​We turned the canoe in toward the cove and came to rest on the lily pads and thick floating vegetation. After about a minute of shooting him with different focal lengths, flash and without flash, I finally noticed an even smaller juvenile lying about five feet further down the log to the left. Glistening scales, bright yellow bands, a grinning look. We pushed even closer until the larger of the two flipped off the log into the water. We backed out and paddled further up the flowing channel.

Deep Booming Roar

An excerpt from E.A. McIlhenny’s 1935 book, The Alligator’s Life History:

Large American Alligator swimming in the blackwater of the Okefenokee Swamp National Wildlife Refuge in Georgia USA.  January 21 2021. ©www.williamwisephoto.com.

“​The deep booming roar of a twelve foot male alligator is a sound that once heard will never be forgotten. It is not unlike the first boom note of the ostrich, or the deep, slow-throat roar of the lion before he begins the quick short-cough roars; but exceeds in volume both of these sounds. It has much more volume and is deeper in tone than the bellow of the largest of our domestic bulls. I know of no sound, natural or artificial, that causes such a tremendous vibration of the atmosphere as the full-throated roar of a full-grown alligator. Often when near these reptiles as they bellowed, I have felt a very distinct vibration of my diaphragm caused by the trembling of the air by the broken waves of sound thrown out by these great creatures.”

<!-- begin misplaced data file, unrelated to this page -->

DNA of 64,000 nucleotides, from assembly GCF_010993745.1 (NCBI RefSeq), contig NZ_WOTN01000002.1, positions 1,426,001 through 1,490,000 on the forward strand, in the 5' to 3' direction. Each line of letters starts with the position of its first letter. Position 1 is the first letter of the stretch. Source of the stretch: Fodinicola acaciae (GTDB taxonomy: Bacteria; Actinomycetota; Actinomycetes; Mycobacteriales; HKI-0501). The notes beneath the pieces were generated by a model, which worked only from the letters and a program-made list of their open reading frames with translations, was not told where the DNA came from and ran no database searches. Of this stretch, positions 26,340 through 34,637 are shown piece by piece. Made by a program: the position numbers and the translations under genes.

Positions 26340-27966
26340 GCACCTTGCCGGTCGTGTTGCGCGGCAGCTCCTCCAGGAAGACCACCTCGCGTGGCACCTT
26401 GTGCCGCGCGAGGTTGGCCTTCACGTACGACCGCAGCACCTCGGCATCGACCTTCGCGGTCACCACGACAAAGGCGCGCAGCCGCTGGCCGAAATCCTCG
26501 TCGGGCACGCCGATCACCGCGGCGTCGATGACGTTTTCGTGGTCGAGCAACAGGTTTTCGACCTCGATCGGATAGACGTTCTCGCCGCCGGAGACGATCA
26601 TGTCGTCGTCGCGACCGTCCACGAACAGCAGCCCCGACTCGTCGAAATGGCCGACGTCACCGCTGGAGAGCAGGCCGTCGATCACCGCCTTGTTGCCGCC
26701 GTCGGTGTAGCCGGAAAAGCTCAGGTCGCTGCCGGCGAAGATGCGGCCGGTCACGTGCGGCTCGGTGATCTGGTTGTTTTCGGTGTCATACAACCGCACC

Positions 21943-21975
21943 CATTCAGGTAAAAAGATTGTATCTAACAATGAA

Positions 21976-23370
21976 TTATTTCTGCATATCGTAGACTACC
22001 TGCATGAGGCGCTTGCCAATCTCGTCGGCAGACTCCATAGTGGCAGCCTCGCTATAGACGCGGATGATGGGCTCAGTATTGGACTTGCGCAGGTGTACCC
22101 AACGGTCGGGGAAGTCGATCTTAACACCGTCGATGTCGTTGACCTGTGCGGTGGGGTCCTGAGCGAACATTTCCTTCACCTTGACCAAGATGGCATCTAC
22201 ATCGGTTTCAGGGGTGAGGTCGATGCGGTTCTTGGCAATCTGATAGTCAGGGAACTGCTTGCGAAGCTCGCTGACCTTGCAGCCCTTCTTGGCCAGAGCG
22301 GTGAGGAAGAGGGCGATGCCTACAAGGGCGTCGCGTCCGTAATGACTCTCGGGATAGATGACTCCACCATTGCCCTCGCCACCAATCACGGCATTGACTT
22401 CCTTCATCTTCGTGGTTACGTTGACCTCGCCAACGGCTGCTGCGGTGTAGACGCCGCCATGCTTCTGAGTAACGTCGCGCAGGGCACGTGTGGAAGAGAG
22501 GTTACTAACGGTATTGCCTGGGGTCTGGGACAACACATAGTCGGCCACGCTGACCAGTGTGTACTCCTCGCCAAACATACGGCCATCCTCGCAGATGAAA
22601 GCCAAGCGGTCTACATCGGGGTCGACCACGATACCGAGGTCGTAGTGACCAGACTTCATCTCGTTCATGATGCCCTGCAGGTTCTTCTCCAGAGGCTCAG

​E.A. McIlhenny (1872 – 1949), of the McIlhenny Tabasco Sauce company, was a hunter, explorer and naturalist that established the Avery Island wildlife refuge on his family estate in Louisiana and wrote The Alligator’s Life History in 1935. While some of his statements are criticized by modern science, he was one of the most knowledgeable alligator experts in the country at the time. His work contains valuable information and entertaining anecdotes.

iNaturalist observation: https://www.inaturalist.org/observations/68858729

Animal Shelter Photography: “Precious”

When I’m not in the Okefenokee, I’m in the animal shelter using my photography to get dogs and cats rescued and adopted. Here’s a recent adoption…

White and tan female Pitbull and Bulldog mix breed dog with large pointed ears outside on leash. Dog rescue pet adoption photography for humane society animal shelter. Stock sales support the pet adoption website http://www.waltonpets.net. 

“Precious” was surrendered to the animal shelter on May 17, 2021. The owner said her daughter moved off and left Precious behind about a year ago and she could no longer take care of her. I did her glamour photos on May 17, 2021 and she was adopted into a new home the next day!

White and tan female Pitbull and Bulldog mix breed dog with large pointed ears outside on leash. Dog rescue pet adoption photography for humane society animal shelter. Stock sales support the pet adoption website http://www.waltonpets.net. 

William Bartram’s Cypress

Excerpt from William Bartram’s Travels, published in 1791: